Becoming a Spy
The first thing you must realize if you are going to become a spy is that the things you see spies doing in films and on television or read about in novels are not even slightly realistic.
1. You will not kill people.
2. You will not drive fast cars.
3. You will not seduce attractive foreigners.
4. You will not defuse bombs with only seconds to spare.
5. For many intelligence roles you probably won’t even get a gun.
This is not what being a spy is about.
James Bond and Jason Bourne don’t exist.
The work of the agent in the Intelligence Department is on the whole extremely monotonous. A lot of it is uncommonly useless.
Intelligence agencies have lots of other roles besides being a spy (Intelligence officer). Translators, analysts, and IT work are less glamorous, but just as important.
Basic requirements to become a spy
• Don’t get in trouble with the law.
• Don’t do drugs.
• Go to university.
• Be ready to travel.
• Be a citizen of your country and so must the rest of your close family.
So those are the basic criteria. But getting a job in intelligence is very competitive. The CIA alone receives more than 10,000 applications a month.
Some things that might help
Learn a foreign language. Preferably, the language of your country’s enemies.
• Do some sports, it looks good on your CV.
• Don’t tell your friends you’re applying. If you can’t keep your friends unaware, then you aren’t going to make it.
• Show you can work long hours. Get a job that demonstrates your discipline and commitment. Being a spy is not a 9-5 job.
• Show leadership. Military service might be an advantage here or some other leadership position.
• Keep out of debt. Some debt is okay, but don’t show any sign of financial irresponsibility, you could be vulnerable to pressure or bribery.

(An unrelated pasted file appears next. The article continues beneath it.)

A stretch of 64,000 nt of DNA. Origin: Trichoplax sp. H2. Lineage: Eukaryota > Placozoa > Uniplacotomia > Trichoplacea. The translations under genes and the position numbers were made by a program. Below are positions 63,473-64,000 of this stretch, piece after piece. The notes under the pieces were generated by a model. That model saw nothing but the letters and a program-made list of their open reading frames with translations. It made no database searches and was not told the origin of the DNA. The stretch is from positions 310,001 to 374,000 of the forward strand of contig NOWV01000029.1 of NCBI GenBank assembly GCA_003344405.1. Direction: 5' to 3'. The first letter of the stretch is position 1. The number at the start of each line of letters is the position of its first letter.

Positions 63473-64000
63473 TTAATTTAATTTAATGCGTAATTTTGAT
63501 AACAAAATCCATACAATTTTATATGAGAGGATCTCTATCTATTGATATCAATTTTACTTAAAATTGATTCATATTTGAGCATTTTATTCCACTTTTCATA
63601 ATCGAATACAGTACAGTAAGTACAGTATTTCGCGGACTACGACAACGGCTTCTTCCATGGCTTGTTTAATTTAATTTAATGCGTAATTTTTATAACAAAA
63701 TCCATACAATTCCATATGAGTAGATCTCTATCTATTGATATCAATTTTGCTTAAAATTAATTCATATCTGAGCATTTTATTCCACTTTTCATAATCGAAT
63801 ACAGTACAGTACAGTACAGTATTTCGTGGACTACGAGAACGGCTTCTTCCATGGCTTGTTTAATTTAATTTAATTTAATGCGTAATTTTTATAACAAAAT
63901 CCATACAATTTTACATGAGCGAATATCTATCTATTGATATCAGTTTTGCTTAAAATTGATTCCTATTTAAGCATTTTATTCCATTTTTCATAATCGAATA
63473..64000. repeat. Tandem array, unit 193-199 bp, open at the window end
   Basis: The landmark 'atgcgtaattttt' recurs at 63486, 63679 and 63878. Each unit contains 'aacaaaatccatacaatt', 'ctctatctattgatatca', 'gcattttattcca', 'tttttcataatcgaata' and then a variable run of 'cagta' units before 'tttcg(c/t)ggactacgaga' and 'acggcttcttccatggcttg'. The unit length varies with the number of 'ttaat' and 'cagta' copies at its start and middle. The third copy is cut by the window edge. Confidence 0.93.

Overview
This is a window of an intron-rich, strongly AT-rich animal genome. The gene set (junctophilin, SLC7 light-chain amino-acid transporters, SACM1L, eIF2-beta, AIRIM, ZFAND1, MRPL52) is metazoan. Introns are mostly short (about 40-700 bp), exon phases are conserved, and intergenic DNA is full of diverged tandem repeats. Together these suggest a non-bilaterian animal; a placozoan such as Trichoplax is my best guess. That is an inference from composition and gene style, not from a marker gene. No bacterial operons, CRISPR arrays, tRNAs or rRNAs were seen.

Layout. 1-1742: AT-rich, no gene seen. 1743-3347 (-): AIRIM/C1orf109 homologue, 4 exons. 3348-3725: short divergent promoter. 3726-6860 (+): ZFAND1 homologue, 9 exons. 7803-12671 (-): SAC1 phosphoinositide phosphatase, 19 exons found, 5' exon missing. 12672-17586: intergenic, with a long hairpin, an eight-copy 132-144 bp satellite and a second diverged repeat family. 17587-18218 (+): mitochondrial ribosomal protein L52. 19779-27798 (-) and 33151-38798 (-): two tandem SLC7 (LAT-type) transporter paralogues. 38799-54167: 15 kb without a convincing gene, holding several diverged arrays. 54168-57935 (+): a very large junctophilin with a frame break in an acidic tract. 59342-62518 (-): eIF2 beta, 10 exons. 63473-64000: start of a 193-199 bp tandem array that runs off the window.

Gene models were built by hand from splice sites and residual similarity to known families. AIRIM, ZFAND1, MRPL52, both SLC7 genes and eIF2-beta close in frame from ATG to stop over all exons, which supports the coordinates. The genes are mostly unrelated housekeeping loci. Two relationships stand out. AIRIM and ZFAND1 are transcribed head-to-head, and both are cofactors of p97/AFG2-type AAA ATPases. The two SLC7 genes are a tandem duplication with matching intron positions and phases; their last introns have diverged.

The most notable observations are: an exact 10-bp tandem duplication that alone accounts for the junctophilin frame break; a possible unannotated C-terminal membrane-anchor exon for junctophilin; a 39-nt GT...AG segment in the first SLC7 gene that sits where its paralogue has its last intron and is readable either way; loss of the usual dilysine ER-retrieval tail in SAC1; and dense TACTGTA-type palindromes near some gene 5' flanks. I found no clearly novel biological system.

• Don’t hide anything. If you dabbled with drugs once or have a minor conviction they will find out, and if you try to hide it they will think you’re unreliable and untrustworthy.
The Application Process
The application process for an intelligence officer position is much like that for any job, with rounds of interviews and tests. There is though one big difference: extensive checks into your character, reliability and judgement called the background check.
It builds a complete a picture of you to make sure you won’t be a security risk. This to make sure that nothing in your life will make you vulnerable to bribery or blackmail.
You will have to show and give evidence of your:
• Family background
• Drug use and any other addictions (e.g. gambling)
• Mental health
• Political views
• Travel to foreign countries
• Identity Documents
• Marriage/partnership documents
• References for employment, education and character
• Bank, savings, loans and other credit details accounts
Referees are people who have known you well for a major part of your life. Bear in mind that the intelligence agency will interview all of your referees, and the interviews are in-depth and interrogative. Make sure your referees know you well enough to answer the questions.